10. Secondly, we are unable to accept the contention of the appellant that the lower appellate Court was not justified in allowing the defendants to re-open the question of substitution of the appellant in place of the deceased Dukhi Dasi. An order for substitution is not an appealable order and, in view of Section 105, Order41, Rule 22(1) and Rule 24 of the Code of Civil Procedure, the defendants respondents were entitled to challenge the order for substitution. We, therefore, reject the contention of the appellant that the lower appellate Court had no jurisdiction to consider the question of validity of adoption of the appellant and his locus standi to prosecute the suit filed by Dukhi Dasi.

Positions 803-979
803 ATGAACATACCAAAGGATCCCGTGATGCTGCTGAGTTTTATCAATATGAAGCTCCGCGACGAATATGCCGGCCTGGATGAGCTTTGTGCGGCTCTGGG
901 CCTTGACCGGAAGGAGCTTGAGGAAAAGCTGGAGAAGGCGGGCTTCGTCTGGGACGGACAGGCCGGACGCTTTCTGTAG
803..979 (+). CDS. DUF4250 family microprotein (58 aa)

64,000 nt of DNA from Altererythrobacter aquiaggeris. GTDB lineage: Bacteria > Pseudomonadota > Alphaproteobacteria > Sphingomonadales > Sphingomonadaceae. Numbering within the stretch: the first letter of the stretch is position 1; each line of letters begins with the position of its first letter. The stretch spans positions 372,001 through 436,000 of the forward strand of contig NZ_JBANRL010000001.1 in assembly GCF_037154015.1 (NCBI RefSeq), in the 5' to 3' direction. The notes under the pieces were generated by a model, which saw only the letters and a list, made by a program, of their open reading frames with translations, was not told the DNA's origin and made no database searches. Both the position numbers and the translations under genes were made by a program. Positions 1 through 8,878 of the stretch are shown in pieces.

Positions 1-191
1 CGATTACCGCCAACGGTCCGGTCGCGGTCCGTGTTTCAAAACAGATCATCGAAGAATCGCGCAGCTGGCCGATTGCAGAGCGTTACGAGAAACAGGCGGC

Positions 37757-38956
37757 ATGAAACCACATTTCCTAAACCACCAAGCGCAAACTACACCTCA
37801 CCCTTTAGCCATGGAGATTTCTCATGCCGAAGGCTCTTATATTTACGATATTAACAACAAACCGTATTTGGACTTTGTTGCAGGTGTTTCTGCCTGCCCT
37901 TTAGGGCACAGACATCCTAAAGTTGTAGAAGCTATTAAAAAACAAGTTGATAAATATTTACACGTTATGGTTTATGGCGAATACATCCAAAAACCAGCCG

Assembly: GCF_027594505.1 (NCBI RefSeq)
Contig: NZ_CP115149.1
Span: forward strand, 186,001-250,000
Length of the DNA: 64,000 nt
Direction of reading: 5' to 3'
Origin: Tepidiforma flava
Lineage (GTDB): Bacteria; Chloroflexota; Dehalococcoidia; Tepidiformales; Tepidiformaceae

11. It has been found by the lower appellate Court that there was no actual delivery of the appellant by his father to Dukhi Dasi. There can be no doubt that the performance of the ceremony of giving and taking is a mandatory requirement for a valid adoption, and that the very ceremony of giving and taking is in itself symbolic of transplanting the adopted child from the family of its birth to the adoptive family. See Lakshman Singh v. Rup Kumar, : [1962]1SCR477 ; Kartar Singh v. Surjan Singh, : [1975]1SCR742 . Indeed, clause (vi) of section 11 of the Hindu Adoptions and Maintenance Act, 1956 provides as one of the conditions for a valid adoption that the child to be adopted must be actually given and taken in adoption by the parents or guardian concerned or under their authority with intent to transfer the child from the familyof its birth to the family of its adoption. As, therefore, there was no ceremony of giving and taking, the adoption of the appellant by Dukhi Dasi was not a valid adoption and he could not be substituted in her place as her adopted son. In other words, the appellant had no locus stand! to prosecute the suit instituted by Dukhi Dasi.